|6. Mikel Landa|
|7. Alejandro Valverde|
|8. Adam Yates|
|9. Thibaut Pinot|
|10. Steven Kruijswijk|
Thomas ranks 12th in the this year’s TDF and Fuglsang is 14th.
As a sense-check, Froome has entered the seven grand tours he’s raced since 2015 ranked 1st in long-term performance five times and 2nd twice. The leader in climbing during that grand tour has ranked 1st in long-term climbing performance five of thirteen times, with a low of 22nd and median of 3rd.
These ratings have been tested on stage level results and also on grand tour climbing performance. Below is a table showing the model probability for a rider who enters ranked N within climbers in that grand tour finishing as the #1 climber and one of the top 3 climbers.
|Climbing Rank Entering Tour de France||Probability of Ranking as #1 Climber||Probability of Ranking as top 3 Climber|
The main blindspot for this model is factoring in short-term form for riders who have completely transformed themselves before the race. Eg, Geraint Thomas was not riding like a GC level contender until the Dauphine in 2018; he had ridden 9 straight mountain stages from March 2017 to April 2018 without a single GC level performance. However, he was 4/4 in the Dauphine and would have rated 22nd best in the climbing model going into the TDF.
This year, Fuglsang and Adam Yates are the favorites who have improved the most relative to their long-term performance. Including short-term performance in models improves the performance and comes out as a significant predictor, but it is much noisier and subject to the concerns floated at the end of this post.
INEOS / Sky
For the better part of a decade, we’ve seen climbing stages in the TDF largely controlled by Team Sky who have super-domestiques like Wout Poels and Michal Kwiatkowski to consistently ride at a high tempo on the climbs. In this year’s Tour, I’ll be tracking how long Sky can keep support riders in the GC group, how tempo changes when the likes of Poels and Kwiatkowski drop away, and most importantly who can stick around through the relentless pace-making.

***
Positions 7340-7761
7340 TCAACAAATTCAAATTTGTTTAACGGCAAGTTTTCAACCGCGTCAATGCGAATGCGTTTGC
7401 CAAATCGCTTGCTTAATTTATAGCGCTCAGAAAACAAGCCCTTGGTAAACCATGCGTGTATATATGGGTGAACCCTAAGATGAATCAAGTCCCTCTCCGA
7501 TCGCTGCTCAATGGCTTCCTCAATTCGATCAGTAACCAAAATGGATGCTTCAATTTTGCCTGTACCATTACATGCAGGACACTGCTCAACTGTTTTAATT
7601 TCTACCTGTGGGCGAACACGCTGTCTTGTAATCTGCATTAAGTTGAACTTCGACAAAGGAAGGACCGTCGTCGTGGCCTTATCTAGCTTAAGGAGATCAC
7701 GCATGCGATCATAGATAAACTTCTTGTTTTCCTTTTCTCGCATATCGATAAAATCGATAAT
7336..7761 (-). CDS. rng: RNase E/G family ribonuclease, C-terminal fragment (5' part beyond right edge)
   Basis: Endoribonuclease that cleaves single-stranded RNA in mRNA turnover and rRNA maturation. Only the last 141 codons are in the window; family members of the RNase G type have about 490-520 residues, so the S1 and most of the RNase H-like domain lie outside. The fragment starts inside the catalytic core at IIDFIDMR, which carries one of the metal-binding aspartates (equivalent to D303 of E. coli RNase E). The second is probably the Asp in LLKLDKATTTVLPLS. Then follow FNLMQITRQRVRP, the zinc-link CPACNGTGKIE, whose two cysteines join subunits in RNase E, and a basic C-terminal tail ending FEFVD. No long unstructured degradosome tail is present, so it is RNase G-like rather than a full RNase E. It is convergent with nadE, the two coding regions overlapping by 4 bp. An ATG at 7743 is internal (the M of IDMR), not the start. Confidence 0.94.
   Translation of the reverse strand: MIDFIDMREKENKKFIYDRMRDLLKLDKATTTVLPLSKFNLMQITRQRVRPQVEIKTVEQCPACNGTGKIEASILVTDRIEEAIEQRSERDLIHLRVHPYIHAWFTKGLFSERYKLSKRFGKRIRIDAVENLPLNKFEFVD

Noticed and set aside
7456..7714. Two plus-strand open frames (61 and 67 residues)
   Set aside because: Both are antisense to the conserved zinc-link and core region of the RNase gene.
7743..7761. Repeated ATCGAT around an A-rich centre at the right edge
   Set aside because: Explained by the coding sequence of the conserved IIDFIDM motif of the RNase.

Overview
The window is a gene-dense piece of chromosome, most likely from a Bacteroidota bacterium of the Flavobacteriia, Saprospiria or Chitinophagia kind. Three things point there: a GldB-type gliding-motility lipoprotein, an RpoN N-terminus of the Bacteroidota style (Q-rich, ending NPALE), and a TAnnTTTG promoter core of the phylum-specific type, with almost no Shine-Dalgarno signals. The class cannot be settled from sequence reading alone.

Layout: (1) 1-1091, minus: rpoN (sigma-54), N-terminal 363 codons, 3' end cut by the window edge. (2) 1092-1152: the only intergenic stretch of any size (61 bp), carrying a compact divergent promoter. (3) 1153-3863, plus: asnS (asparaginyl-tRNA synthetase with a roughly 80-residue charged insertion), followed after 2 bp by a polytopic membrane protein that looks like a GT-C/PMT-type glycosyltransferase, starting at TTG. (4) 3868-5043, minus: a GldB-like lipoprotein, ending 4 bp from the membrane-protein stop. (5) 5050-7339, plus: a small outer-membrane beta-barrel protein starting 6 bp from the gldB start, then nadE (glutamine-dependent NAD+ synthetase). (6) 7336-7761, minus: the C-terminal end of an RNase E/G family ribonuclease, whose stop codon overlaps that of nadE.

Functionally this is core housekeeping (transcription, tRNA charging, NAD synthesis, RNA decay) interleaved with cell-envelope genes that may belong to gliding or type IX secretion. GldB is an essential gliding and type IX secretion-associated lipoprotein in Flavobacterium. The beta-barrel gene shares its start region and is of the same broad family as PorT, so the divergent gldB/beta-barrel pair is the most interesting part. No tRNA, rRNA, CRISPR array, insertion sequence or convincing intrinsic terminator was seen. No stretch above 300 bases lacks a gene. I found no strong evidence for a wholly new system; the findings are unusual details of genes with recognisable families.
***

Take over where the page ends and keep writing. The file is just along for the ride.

Alaphilippe has some live probability of maintaining the yellow jersey past Stage 6. We’ve seen him win two stages of the Tour last year in the high mountains so there’s a least a chance he can stick with the GC group up to the high reaches of the the finishing climb. But he’s ridden 17 stages in his career with similar climbing difficulty as tomorrow (that also end with a summit finish); on only two occasions has he managed to stick with the GC group (in back to back days in the 2016 Dauphine).
With a strong climber like Steven Kruijswijk just 25 seconds back and Bernal/Thomas within a minute, the odds are long. It’s also possible Alaphilippe doesn’t even try to keep it; Stage 8 and 9 are both perfect for him to grab another win, and that’s much more likely if he conserves his energy and loses 5-10 minutes on Stage 6.
Working on the assumption Alaphilippe won’t finish with or near the GC group, Kruijswijk’s path is simple: stick with the GC group of Bernal/Thomas. Besides Bernal/Thomas who can get it simply if Kruijswijk can’t keep their pace, Michael Woods, Enric Mas, and Wilco Kelderman climb well enough, are close enough in the GC, and – crucially – are unlikely to be chased down by INEOS if they do try a move in the closing KMs (unlike Pinot or Uran).